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After feeling invincible, Ireland get wake-up call against Wales

Main lesson from the night: this team’s journey is never not interesting. In a rollercoaster kind of way

If you can do it in Tallaght on a dank February night, surely there’s a reasonable chance you can do it anywhere? Win a football match, that is. And all this Republic of Ireland team has done since last summer’s World Cup is, largely, win. Until Tuesday’s visit of Wales: played seven, won six, drew one, scored 20, conceded two. No wonder Eileen Gleeson has a smiley head on her.

Granted, the opposition during that run hasn’t quite been of elite level, “no disrespect, but….” the gist of how the Irish players have started their candid assessments of their unbeaten streak.

That will all change, of course, from April when they start their Euro 2025 qualifying campaign, when they could well be chucked in to a group with two of the world’s top six sides.

Scary? Yes.


Exciting? Ish.

So, this was the final dress rehearsal before that challenge comes around. And as Tony O’Donoghue reminded us on the Six One news, Ireland and Wales go back a long way. All the way back to 1973, in fact, when Ireland’s women played their first ever official international in Llanelli, slaying the dragons, so to speak, 3-2.

And not since 2012 in Turner’s Cross have they lost to Wales, a fair indication of the longevity of so many in this current squad the fact that Ruesha Littlejohn, Louise Quinn, Denise O’Sullivan and Megan Campbell all togged out that day.

So, Ireland v Wales. Or Cymru as we should now call them out of respect for their preference to be known by their Welsh language name.

Although, it was a couple of years back that their association’s chief executive, FAI old boy Noel Mooney, suggested it was more because they wanted new faces beside them at Uefa and Fifa meetings.

“We sit by the Ukrainians all the time and that’s nice because we’ve become good friends with them. But we would like to sit by the Croatians and the Czechs a bit more.”

Imagine how hurt Cyprus felt by him neglecting to mention how good their company is?

Any how, team news. Two changes from last Friday’s scoreless draw with Italy, Amber Barrett and Leanne Kiernan in, news mightily received by the Tallaght faithful, Barrett and Kiernan being very much loved.

“And for so long it was a banker who would start,” said Karen Duggan, doffing her cap to how competitive this squad has become and how many sleepless nights Gleeson must have while trying to dwindle her selection down to a mere XI.

Teams out. Anthems done and dusted. Twenty-two minutes in and Ireland were 2-0 down. Cymru were doing it in Tallaght on a dank February night. This was not in the script. Defensively, it was, to be frank, carnage.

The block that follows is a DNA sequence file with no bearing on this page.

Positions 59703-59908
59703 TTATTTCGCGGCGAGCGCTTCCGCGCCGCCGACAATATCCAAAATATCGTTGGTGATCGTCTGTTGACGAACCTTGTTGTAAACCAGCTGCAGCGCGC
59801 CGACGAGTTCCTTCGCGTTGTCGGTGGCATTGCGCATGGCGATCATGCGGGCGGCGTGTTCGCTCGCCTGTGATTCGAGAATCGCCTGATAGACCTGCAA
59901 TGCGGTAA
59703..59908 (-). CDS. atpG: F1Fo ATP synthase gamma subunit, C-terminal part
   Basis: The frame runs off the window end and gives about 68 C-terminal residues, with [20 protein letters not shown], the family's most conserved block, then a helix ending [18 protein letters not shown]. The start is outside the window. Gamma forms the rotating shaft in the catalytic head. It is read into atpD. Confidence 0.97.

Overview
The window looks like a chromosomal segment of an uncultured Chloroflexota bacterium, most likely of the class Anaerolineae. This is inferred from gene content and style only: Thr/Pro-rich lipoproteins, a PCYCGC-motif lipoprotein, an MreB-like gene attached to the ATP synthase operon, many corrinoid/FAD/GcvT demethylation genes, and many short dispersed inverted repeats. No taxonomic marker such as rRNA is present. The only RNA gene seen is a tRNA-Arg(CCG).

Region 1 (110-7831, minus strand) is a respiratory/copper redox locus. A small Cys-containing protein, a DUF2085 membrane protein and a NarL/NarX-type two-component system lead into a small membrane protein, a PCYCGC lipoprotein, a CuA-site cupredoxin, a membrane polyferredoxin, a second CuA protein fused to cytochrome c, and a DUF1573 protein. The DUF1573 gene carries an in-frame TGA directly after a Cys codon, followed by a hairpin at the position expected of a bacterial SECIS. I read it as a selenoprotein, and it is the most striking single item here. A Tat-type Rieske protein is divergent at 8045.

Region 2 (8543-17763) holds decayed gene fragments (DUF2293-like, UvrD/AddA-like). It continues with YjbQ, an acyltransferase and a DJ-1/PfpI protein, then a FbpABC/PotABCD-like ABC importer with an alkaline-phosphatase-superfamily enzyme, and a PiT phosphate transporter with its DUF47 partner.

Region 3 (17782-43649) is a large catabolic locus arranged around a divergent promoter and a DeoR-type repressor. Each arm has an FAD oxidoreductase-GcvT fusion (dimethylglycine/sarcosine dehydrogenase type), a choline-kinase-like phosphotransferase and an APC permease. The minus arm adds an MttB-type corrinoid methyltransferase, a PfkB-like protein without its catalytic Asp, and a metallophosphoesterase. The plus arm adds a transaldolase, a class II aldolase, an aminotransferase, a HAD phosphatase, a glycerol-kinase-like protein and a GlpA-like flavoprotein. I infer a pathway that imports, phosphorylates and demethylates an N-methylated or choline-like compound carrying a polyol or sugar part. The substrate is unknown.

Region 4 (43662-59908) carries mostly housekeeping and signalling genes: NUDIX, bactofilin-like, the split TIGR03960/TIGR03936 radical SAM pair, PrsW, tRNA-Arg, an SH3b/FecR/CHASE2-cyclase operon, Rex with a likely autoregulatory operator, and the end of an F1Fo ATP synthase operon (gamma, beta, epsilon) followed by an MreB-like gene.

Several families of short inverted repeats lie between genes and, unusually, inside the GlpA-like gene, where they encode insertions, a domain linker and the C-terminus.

From sounding giddily enthusiastic prematch, George Hamilton and Méabh De Búrca’s commentary dipped to in or around baritone level, Wales making mince meat of our rearguard, both of them nigh on lost for words.

“Um,” was the most George could muster in that spell.

“Have there been any positives?” Marie Crowe asked Duggan and Rianna Jarrett at half-time. They stroked their chins. “They haven’t been too frequent,” said Duggan, diplomatically.

A flurry of half-time changes, Gleeson presented with the first rescue job of her spell at the helm of the good ship Republic of Ireland, but while things were a bit tidier at the back, the threat up front remained largely ineffectual. Script? Shredded.

By now you’d be thinking, if we get world champions Spain in our Euro 2025 qualifying group, or Germany or France or the Netherlands and/or England, how painful might the experience be?

Football, as we know, is a funny old game. Invincible before kick-off in Tallaght on this Tuesday night. After? Mother of God, Spain, Germany, France, the Netherlands and/or England? We’ll be pummelled.

And having lost five of their six Nations League A games, Wales can attest to how tricky it can be to step up a level. That played seven, won six, drew one, scored 20, conceded two trip was beyond enjoyable, but the journey, you’d be fearing, is about to get decidedly bumpier.

Then again, maybe a 2-0 defeat by Wales in Tallaght on a dank February night was just what the doctor ordered. A string of wins against lowly opposition can, after all, lull you in to a false sense of comfiness.

“A disappointing night, but the main positive is that this has happened in a friendly and not in a qualifier, hopefully we can learn a lot from tonight,” as Méabh put it.

The main lesson from the night: this team’s journey is never not interesting. In a rollercoaster kind of way.